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Reading Slothfully

I was told in elementary school that I only could read at half the speed for success in college. Oh well, one benefit of slow reading is you get to live with the characters a longer period of time. I read in a vain attempt to better understand people. At my other homes, I'm known as a spouse, pop, guy in the choir, physical chemist, computer/web dilettante and child-care provider. In theory, I'm a published author, if you consider stuff like Quenching Cross Sections for Electronic Energy Transfer Reactions Between Metastable Argon Atoms and Noble Gases and Small Molecules to count as publications. I've strewn dozens of such fascinating things to the winds.

Currently reading

A Christmas Carol
Charles Dickens
The Way Some People Die
Ross Macdonald
Envy of Angels
Matt Wallace
The Fellowship of the Frog
Edgar Wallace
Code of Conduct (The Jani Kilian Chronicles Book 1)
Kristine Smith
A Good Death
Christopher R. Cox
The Black Cargo
John P. Marquand
A Highland Christmas
M.C. Beaton
Tales from Moominvalley
Tove Jansson, Thomas Warburton
Moominland Midwinter
Tove Jansson, Thomas Warburton

The True Deceiver (New York Review Books)

The True Deceiver (New York Review Books) - Tove Jansson, Thomas Teal, Ali Smith My cousin, Diane, is always posting things about Moomins on FaceBook. It seems Moomins are some kind of mythical/cartoon creatures beloved by Finnish people. I have a vague feeling that Diane has a kid living in Finland, or perhaps he just works for a Finnish company. Anyway, I thought to read about Moomins and found that none of the Moomin-related books are available from the local library in kindle format. But, I my library did have this particular book by the Moomin author, Tove Jansson, in kindle format. The library may be closed for the month, but the kindle snagging continues unabated. Once the library reopens, I may have to break down and borrow a dead-tree book. After reading this book, I'm pretty sure there's very little relationship between what goes on in this book and Moomins.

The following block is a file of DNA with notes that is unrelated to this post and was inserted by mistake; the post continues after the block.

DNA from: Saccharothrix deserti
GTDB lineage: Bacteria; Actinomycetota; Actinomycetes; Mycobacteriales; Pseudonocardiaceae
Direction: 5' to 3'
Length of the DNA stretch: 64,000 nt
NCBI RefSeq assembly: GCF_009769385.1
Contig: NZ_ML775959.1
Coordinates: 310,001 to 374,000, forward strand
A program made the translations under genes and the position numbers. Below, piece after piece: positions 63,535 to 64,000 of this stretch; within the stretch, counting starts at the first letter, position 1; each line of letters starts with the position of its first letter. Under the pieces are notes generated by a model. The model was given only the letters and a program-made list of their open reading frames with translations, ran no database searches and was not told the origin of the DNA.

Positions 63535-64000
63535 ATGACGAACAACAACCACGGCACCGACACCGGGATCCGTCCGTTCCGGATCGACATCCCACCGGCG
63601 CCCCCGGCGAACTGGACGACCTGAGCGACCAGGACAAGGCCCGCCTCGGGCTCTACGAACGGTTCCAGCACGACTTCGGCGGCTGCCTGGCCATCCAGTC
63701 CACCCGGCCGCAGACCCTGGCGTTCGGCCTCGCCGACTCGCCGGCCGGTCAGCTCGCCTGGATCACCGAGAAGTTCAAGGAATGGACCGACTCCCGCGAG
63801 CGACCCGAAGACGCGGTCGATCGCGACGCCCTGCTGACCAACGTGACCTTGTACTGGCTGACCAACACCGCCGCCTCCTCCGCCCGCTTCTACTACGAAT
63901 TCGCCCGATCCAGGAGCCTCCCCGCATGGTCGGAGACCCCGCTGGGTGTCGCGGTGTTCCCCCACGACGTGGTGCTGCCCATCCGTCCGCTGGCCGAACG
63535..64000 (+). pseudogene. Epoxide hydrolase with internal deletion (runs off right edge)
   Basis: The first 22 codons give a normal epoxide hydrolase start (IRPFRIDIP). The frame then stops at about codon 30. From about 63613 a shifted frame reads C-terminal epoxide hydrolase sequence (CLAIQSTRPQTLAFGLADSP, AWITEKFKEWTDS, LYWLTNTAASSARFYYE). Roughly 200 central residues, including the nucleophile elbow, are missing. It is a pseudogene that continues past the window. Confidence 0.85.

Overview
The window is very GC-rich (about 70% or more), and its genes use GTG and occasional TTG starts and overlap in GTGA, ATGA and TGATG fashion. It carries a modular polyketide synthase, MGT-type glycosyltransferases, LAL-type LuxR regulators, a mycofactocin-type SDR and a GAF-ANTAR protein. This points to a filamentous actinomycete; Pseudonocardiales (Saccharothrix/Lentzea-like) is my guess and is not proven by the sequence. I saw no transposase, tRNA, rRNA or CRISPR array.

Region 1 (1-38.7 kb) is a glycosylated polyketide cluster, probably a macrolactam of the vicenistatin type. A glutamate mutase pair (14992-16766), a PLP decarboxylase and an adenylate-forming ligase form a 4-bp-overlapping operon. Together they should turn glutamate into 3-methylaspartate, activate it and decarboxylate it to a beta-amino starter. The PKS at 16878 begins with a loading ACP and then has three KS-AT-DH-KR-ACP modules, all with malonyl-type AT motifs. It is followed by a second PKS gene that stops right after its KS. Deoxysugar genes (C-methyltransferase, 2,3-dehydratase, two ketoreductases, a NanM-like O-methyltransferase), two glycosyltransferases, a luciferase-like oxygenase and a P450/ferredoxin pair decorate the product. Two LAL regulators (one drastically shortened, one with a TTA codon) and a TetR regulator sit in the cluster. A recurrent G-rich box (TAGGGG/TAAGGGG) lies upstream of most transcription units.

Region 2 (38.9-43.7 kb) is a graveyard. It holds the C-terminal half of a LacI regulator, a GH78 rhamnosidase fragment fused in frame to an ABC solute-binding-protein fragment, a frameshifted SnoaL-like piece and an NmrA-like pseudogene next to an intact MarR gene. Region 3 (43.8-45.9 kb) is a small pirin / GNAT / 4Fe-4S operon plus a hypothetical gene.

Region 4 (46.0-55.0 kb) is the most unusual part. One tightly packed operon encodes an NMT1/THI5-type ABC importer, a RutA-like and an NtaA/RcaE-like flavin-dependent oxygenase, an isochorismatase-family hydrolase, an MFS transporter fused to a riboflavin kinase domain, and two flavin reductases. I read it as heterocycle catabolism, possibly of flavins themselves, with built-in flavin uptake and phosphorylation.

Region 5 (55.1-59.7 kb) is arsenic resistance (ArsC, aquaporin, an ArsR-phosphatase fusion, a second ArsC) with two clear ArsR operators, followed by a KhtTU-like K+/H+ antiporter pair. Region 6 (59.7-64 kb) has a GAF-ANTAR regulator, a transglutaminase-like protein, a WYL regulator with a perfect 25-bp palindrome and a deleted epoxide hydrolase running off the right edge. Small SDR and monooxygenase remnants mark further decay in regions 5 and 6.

This book is rather bleak, but then I would expect that Finland might be a bit bleak in the winter, and the action, such as it is, takes place in winter. Katri Kling lives with her brother, Mats. Mats is a bit simple; all he cares about is boats and stories about boats. He spends his evenings drawing up boat plans and his days hanging out at a boat builder's place. Sometimes they give him an odd job or two: sanding, painting, sweeping up, simple stuff that a simple man can do. Katri is stand offish and prickly, but has a reputation for shrewdness and honesty. It doesn't help that she didn't grow up in the small town where she is living and also that she has yellow eyes. So people don't like her much. She doesn't much care.

The local celebrity is Anna Aemelin, who illustrates books, but only during the summer. She paints the most detailed and faithful pictures of woodland floors, almost the real thing. But then she populates her forest floors with rabbits who grow flowers out of their pelts. Her book illustrations are wildly popular. Anna is basically a recluse who lives alone in the large old house her prosperous parents had built.

Katri has a vision that she would like to live in Anna Aemelin's house, and also find a way to get Mats a boat. So over time, Katri contrives to become Anna's housekeeper and then begins taking over Anna's business affairs. It all seems straight forward, but is it? Then too, are Anna's seemingly passive and passive-aggressive responses to Katri straight forward, or is something else going on with her?

I guess one might say this is a bit of psycho drama. It's very well written and somewhat interesting, but a bit bleak. This is probably not for people whose only interest in reading is escapism. If one reads to understand better the human condition, then this book will be worth one's time.